Jan 14, 2009, 09:45AM

The Digital Divide

The Internet may be on the verge of bridging the techonology gap between low- and middle-income families, but it isn't enough to bridge the education gap.

A must read:

Just as our styles of reading have changed, so too have our reasons for reading and the amount of time we devote to it. “Read in order to live,” Flaubert wrote. Critic Harold Bloom views reading from the other end of the human lifespan. “One of the uses of reading is to prepare ourselves for change,” he argues in How to Read and Why, “and the final change alas is universal.” But however much we read and for whatever reasons, literacy has long been prized as a marker of civilization and a measure of a society’s success. Literacy is now nearly universal in the United States and the rest of the developed world—a remarkable historical achievement, and yet one that has sparked more complacency than comment.

That may be changing. In 2007, the National Endowment for the Arts (NEA) published a report, To Read or Not To Read: A Question of National Consequence, which provided ample evidence of the decline of reading for pleasure, particularly among the young. To wit: Nearly half of Americans ages 18 to 24 read no books for pleasure; Americans ages 15 to 24 spend only between 7 and 10 minutes per day reading voluntarily; and two thirds of college freshmen read for pleasure for less than an hour per week or not at all. As Sunil Iyengar, director of the NEA’s Office of Research and Analysis and the lead author of the report, told me, “We can no longer take the presence of books in the home for granted. Reading on one’s own—not in a required sense, but doing it because you want to read—that skill has to be cultivated at an early age.” The NEA report also found that regular reading is strongly correlated with civic engagement, patronage of the arts, and charity work. People who read regularly for pleasure are more likely to be employed, and more likely to vote, exercise, visit museums, and volunteer in their communities; in short, they are more engaged citizens.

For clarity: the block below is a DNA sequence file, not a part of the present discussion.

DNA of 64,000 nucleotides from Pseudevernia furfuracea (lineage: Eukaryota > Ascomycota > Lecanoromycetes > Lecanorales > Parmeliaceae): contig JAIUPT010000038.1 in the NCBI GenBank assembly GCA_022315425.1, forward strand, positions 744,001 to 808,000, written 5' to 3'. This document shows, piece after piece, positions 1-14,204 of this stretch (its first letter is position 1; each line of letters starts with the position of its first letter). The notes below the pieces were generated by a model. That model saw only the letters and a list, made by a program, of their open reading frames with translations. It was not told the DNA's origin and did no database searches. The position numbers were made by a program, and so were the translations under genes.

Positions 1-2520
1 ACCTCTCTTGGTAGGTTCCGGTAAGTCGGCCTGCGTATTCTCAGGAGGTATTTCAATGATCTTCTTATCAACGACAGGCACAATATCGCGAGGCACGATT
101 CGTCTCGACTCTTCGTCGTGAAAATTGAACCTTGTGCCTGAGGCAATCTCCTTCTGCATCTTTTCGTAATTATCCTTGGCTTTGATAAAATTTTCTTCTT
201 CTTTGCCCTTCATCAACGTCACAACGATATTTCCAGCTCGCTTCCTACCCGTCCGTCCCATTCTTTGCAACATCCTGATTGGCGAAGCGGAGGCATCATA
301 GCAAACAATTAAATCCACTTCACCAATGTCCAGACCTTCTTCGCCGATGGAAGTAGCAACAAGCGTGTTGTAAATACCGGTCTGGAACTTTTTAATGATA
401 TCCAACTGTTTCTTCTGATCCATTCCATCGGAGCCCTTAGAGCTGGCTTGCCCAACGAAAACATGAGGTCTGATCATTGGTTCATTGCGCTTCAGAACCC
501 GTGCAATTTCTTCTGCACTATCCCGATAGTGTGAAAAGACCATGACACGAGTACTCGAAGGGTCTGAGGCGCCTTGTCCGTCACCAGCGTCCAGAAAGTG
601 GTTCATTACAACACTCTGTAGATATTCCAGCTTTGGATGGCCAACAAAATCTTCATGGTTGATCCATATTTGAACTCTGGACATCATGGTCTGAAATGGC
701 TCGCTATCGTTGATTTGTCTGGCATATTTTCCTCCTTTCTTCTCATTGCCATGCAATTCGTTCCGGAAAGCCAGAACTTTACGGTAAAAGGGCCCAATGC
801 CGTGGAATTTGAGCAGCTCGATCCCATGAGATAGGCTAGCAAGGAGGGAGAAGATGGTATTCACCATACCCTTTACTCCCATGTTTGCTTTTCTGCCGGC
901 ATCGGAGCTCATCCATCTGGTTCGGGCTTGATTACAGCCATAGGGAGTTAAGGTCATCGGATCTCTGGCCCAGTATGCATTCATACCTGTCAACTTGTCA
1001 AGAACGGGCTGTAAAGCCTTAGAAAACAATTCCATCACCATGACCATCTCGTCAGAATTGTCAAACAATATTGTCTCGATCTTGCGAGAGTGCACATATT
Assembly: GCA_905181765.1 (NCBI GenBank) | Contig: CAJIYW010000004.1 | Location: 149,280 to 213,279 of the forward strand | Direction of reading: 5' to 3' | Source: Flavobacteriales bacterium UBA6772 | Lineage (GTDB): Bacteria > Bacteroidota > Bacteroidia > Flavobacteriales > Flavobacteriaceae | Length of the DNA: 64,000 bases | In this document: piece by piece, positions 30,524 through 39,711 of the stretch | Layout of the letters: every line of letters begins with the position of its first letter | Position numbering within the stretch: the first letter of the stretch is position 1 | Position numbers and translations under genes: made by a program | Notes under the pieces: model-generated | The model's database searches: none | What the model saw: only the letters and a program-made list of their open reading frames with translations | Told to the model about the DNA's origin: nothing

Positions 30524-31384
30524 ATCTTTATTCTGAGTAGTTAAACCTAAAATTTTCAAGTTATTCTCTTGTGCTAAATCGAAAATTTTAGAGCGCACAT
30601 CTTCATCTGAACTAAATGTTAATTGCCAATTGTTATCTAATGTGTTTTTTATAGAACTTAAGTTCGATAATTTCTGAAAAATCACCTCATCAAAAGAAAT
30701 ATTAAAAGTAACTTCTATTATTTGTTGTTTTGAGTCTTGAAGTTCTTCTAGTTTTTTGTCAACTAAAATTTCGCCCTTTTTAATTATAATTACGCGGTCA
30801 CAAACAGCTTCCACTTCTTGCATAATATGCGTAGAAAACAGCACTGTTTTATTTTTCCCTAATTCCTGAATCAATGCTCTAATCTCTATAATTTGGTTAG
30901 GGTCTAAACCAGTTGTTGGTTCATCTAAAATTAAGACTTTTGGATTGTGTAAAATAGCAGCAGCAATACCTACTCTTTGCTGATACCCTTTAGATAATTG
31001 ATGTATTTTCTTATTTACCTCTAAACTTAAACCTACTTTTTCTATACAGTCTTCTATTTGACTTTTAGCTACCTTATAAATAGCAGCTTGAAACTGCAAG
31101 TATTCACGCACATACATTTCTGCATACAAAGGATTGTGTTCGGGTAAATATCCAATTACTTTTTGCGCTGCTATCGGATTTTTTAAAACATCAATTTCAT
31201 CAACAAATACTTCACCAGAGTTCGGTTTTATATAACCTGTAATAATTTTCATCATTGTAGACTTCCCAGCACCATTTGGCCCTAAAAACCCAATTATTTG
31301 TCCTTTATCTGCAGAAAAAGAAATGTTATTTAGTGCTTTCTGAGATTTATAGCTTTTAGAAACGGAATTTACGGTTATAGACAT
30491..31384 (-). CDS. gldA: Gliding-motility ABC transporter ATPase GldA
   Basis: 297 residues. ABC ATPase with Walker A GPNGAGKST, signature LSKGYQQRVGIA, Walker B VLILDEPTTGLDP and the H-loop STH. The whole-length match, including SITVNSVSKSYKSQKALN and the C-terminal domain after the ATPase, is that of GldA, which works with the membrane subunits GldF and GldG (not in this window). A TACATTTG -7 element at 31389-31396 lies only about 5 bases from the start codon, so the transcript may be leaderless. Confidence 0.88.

Not everyone endorses this claim for reading’s value. Bloom, for instance, is not persuaded by claims that reading encourages civic engagement. “You cannot directly improve anyone else’s life by reading better or more deeply,” he argues. “I remain skeptical of the traditional social hope that care for others may be stimulated by the growth of individual imagination, and I am wary of any arguments whatsoever that connect the pleasures of solitary reading to the public good.”


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